Released in 2010, Fallout New Vegas is a classic of the FPS-shooter RPG genre, bringing forward the Fallout 3 engine’s integration of real-time FPS combat with the previous Fallout game’s turn-based mathematical combat, and integrating them into a sort of ‘second parse’ at the let’s politely say rough execution of Fallout 3. In this game, which I have reviewed in the past, literally ten years and a much more closely-hewn Yahtzee Impression ago, you play a character called The Courier starting at the point in their story where a traumatic head injury gives you an opportunity to intervene in the existing story with a potentially all new, all exciting direction.
The story is a sort of noir cowboy steampunk fantasy – there’s the trappings of modern technology and post-apocalyptica, but the world that was and its infrastructure isn’t really important as much as it just sweeps aside a lot of options for progress. Technology is chunky and heavy and there’s a durability to everything, where things break, but they can always be fed more technology to make them un-break. Everything has an independence to it, a scrounging, foraging, make-it-work, it’ll-do-for-now technologism all typified with a gun at your hip and your duster fluttering in the hot wind.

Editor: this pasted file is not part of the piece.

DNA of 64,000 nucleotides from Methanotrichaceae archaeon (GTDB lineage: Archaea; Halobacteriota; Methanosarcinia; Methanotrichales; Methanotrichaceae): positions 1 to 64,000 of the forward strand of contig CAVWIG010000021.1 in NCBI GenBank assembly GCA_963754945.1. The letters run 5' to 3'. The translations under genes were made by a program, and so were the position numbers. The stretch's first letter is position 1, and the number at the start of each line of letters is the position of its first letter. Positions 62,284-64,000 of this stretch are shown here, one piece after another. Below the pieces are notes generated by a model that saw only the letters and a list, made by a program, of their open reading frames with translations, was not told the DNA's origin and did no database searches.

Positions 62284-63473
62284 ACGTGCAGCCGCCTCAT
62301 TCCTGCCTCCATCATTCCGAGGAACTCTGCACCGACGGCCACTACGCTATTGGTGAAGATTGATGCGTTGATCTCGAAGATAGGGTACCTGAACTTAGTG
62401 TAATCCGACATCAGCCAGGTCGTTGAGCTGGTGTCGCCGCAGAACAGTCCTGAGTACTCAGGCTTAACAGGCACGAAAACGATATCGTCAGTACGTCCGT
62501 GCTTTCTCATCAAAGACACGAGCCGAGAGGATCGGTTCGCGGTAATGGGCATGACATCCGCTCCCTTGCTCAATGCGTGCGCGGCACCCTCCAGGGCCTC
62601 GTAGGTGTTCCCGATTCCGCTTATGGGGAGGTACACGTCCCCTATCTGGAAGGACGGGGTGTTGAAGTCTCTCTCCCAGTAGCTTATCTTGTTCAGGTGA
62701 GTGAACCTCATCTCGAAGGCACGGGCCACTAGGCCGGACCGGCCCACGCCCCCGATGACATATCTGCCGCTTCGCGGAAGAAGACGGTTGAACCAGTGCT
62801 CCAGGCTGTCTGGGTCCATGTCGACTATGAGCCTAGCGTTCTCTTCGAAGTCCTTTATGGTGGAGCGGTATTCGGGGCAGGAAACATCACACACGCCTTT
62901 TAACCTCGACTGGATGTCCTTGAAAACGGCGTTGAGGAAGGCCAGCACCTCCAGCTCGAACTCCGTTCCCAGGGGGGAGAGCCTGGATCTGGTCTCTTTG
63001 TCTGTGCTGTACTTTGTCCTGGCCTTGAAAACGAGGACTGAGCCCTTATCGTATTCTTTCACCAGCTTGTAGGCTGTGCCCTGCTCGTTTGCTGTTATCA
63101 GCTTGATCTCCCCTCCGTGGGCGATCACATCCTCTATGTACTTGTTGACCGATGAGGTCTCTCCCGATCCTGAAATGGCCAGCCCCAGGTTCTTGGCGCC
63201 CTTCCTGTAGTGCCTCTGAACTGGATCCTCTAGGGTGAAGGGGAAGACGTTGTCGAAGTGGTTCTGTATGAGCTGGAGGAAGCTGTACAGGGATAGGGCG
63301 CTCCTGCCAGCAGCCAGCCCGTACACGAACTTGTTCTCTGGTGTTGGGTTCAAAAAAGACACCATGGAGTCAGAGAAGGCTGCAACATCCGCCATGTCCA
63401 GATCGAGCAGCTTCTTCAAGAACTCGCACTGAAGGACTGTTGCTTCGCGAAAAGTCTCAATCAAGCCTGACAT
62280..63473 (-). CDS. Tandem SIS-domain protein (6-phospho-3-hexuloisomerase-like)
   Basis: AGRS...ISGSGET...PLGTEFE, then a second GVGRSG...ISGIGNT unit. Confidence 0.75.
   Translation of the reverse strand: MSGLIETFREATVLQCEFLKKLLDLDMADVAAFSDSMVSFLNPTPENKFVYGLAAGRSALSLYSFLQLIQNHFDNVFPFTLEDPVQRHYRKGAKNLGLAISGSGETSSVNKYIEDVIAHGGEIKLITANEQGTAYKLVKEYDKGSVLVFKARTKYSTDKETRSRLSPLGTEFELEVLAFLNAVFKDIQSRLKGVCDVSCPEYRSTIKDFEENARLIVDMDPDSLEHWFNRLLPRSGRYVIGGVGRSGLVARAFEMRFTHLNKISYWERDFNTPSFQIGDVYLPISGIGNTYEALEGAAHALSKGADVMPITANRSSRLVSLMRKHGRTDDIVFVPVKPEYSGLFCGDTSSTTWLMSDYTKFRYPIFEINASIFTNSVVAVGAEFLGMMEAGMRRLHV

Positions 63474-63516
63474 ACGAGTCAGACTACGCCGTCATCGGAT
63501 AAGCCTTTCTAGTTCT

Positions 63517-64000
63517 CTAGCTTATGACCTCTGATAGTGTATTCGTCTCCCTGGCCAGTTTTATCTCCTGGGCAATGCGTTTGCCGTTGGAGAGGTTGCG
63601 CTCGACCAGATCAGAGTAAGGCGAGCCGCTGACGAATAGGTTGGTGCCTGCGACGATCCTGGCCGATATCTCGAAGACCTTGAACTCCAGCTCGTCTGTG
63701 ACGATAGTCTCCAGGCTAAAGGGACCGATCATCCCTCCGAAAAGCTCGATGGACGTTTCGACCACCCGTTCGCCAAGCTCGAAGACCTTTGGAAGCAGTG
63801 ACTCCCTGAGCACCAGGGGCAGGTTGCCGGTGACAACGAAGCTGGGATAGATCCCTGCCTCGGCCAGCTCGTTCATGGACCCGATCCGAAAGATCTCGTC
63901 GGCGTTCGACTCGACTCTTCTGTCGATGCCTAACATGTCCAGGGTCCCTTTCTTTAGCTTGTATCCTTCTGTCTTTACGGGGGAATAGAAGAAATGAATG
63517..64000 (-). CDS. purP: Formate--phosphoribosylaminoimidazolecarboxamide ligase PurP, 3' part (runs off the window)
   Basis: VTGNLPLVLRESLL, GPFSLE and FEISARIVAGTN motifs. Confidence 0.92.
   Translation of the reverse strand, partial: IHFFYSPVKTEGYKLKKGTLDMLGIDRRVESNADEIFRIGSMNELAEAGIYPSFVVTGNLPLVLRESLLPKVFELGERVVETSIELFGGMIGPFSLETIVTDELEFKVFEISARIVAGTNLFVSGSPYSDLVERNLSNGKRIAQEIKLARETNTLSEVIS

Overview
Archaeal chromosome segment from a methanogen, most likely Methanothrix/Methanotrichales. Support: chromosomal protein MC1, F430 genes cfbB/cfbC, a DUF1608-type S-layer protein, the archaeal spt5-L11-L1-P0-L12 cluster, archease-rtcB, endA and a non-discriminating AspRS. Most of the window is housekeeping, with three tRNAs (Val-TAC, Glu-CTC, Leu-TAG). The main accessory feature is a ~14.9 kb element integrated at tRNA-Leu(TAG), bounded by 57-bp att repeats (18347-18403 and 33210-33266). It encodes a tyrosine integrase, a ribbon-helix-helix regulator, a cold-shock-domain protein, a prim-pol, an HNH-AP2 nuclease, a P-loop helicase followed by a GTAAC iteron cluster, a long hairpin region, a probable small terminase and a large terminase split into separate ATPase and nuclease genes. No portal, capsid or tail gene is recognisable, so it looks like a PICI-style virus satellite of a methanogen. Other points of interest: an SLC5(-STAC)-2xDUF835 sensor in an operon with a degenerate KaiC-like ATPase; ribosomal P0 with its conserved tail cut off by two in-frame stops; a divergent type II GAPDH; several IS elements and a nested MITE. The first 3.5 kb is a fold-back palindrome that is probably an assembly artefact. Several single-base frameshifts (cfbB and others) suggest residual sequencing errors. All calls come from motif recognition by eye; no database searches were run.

Also, I guess, Content Warning: Drugs and violence, because that’s a thing that happens in the game and kinda comes up in this conversation. A bit. I just want one person at least to be more comfortable reading this, going on.
And it is notorious for being a game beloved by trans women. So much so that it’s a meme unto itself, a joke about being into Fallout New Vegas being a gateway to the experience of being a trans woman. And as an investigator of games, I thought I could, this Pride Month, explain to you, why all trans women love Fallout New Vegas:Continue Reading →